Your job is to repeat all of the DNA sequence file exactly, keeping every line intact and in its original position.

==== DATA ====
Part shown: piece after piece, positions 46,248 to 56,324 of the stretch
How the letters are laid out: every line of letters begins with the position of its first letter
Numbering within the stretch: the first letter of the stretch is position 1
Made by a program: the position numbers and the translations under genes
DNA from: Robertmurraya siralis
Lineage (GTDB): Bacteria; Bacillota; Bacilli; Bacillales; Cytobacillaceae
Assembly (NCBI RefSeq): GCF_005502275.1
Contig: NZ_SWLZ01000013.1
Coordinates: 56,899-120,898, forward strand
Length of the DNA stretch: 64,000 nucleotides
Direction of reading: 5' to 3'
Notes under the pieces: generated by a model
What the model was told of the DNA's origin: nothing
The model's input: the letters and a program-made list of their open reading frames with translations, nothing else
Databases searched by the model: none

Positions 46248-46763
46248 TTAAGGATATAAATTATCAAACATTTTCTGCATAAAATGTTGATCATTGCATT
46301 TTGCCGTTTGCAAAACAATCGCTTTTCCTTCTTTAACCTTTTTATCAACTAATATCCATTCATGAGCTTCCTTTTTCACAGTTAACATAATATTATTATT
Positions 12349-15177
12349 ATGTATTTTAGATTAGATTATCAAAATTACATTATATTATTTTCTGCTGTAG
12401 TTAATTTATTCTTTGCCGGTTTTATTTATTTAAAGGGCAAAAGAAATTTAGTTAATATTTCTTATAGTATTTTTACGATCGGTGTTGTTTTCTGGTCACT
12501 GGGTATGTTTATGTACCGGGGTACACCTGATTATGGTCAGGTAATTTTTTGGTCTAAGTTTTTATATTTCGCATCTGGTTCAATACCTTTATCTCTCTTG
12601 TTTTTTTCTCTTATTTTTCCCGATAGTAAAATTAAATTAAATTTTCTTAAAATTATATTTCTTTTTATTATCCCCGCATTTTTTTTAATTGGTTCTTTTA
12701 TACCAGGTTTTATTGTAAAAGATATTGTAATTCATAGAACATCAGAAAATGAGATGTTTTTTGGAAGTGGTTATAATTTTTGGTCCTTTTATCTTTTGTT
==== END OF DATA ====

Part shown: piece after piece, positions 46,248 to 56,324 of the stretch
How the letters are laid out: every line of letters begins with the position of its first letter
Numbering within the stretch: the first letter of the stretch is position 1
Made by a program: the position numbers and the translations under genes
DNA from: Robertmurraya siralis
Lineage (GTDB): Bacteria; Bacillota; Bacilli; Bacillales; Cytobacillaceae
Assembly (NCBI RefSeq): GCF_005502275.1
Contig: NZ_SWLZ01000013.1
Coordinates: 56,899-120,898, forward strand
Length of the DNA stretch: 64,000 nucleotides
Direction of reading: 5' to 3'
Notes under the pieces: generated by a model
What the model was told of the DNA's origin: nothing
The model's input: the letters and a program-made list of their open reading frames with translations, nothing else
Databases searched by the model: none

Positions 46248-46763
46248 TTAAGGATATAAATTATCAAACATTTTCTGCATAAAATGTTGATCATTGCATT
46301 TTGCCGTTTGCAAAACAATCGCTTTTCCTTCTTTAACCTTTTTATCAACTAATATCCATTCATGAGCTTCCTTTTTCACAGTTAACATAATATTATTATT
Positions 12349-15177
12349 ATGTATTTTAGATTAGATTATCAAAATTACATTATATTATTTTCTGCTGTAG
12401 TTAATTTATTCTTTGCCGGTTTTATTTATTTAAAGGGCAAAAGAAATTTAGTTAATATTTCTTATAGTATTTTTACGATCGGTGTTGTTTTCTGGTCACT
12501 GGGTATGTTTATGTACCGGGGTACACCTGATTATGGTCAGGTAATTTTTTGGTCTAAGTTTTTATATTTCGCATCTGGTTCAATACCTTTATCTCTCTTG
12601 TTTTTTTCTCTTATTTTTCCCGATAGTAAAATTAAATTAAATTTTCTTAAAATTATATTTCTTTTTATTATCCCCGCATTTTTTTTAATTGGTTCTTTTA
12701 TACCAGGTTTTATTGTAAAAGATATTGTAATTCATAGAACATCAGAAAATGAGATGTTTTTTGGAAGTGGTTATAATTTTTGGTCCTTTTATCTTTTGTT